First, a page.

When it comes to gin, it seems we like the backstory almost as much as the spirit itself. Give us a story alongside what we’re sipping and we feel drawn in, part of it, invested in it.
And the latest gin to hit the market from Swinton in Salford, has that – Hidden Gem starts with a couple, Carmel and Joe. Their love for a G&T merged into something more when their home wine making met inspiration from Forest Gin and their appearance on Countryfile, and fellow Salford booze makers, Seven Bro7hers and Sis4ers Distillery.
Inspired, they played with recipes for their gin at their kitchen table, and eventually settled on a recipe that uses 19 botanicals. These include rosemary and apple (from their garden when in season), juniper, orris, angelica, citrus (including orange), liquorice, milk thistle, honey and several others that they won’t reveal.
As for the name, that’s steeped in family history. Named after the 16th Century red brick St Mary’s Church, known as The Hidden Gem, it’s where Carmel’s grandparents met at a lunchtime mass service. Her grandmother, Brigid, had moved to Salford from Ireland, and her grandfather Edward, was en route to America from Ireland. Edward saw Brigid, and it was love at first sight – but Edward was due to sail the following evening to join his brothers in Chicago.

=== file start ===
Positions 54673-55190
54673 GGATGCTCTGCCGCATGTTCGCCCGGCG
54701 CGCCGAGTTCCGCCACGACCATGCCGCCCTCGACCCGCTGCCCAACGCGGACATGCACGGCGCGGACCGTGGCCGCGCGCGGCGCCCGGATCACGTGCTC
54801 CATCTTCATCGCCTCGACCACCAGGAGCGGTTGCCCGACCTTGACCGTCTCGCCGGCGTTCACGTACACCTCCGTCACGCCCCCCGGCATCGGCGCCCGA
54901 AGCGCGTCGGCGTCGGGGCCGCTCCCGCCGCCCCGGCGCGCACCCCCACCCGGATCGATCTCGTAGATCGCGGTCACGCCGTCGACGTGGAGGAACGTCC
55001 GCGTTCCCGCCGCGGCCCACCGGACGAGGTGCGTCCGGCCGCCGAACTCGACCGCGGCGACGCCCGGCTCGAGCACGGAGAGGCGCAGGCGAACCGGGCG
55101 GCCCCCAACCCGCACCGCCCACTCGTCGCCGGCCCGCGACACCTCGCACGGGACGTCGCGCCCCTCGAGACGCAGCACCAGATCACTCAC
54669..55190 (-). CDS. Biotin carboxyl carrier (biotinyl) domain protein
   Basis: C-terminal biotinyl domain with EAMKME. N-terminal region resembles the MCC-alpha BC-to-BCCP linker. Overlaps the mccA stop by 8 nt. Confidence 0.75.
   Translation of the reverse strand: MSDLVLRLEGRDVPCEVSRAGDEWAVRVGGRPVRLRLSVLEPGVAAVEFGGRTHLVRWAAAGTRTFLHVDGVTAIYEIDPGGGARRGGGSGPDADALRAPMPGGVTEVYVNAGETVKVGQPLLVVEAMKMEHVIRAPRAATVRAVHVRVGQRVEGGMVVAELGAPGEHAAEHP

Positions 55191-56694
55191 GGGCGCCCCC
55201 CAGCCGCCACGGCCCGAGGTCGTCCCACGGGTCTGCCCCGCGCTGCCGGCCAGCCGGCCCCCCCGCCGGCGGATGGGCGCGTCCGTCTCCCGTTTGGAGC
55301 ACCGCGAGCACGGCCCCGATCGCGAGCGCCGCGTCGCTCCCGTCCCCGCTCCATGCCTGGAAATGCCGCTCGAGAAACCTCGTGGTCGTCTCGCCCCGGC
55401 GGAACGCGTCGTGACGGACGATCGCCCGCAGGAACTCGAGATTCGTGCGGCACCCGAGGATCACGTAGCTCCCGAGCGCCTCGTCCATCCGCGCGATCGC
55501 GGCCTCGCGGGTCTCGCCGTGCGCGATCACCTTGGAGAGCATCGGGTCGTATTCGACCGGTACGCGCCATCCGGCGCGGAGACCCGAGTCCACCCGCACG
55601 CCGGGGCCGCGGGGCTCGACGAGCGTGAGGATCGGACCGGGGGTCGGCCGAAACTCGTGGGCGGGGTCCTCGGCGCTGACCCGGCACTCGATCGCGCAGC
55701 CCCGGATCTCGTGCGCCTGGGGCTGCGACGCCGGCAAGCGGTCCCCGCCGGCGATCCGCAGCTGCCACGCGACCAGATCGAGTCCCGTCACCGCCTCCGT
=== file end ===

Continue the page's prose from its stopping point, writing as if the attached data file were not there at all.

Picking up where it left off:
Returning to Mass the following day, he left it to fate. If he saw her, and asked her out and she said yes, he would stay. If she said no, he would sail on.
They had four children, and thirty three grandchildren. And the Gem theme continues, because G,E and M are the initials of Joe and Carmel’s own children.
Oh and their still is named Meg.
As for the gin, it’s made using both maceration (botanicals added directly to the still) and vapour distillation (botanicals held in a ‘teabag’ in the top of the still), meaning that some are strong and richer in flavour and others gentler and lighter. A method that works well given the number of botanicals, and the strength of some. Given it’s heavy and oily nature, the rosemary could easily have been overly strong, but instead, it’s there as earthy herbal notes. The honey, adds a toasted note that you’ll also find in Zymurgorium’s Manchester Gin, and the milk thistle adds an round rich mouthfeel which works well with the sweetness a copper still gives.
Their recommended garnish is rosemary, but as evidenced as we sampled it at the launch event at Atlas Bar in Manchester, it’s quite a flexible spirit, the layers of botanicals lending it to fruity notes with an apple garnish. It’s definitely a spirit to get a little creative with.
If you want to try it for yourself, it’s currently available in Atlas Bar, Seven Bro7hers Beerhouse, and House of Hops, amongst others.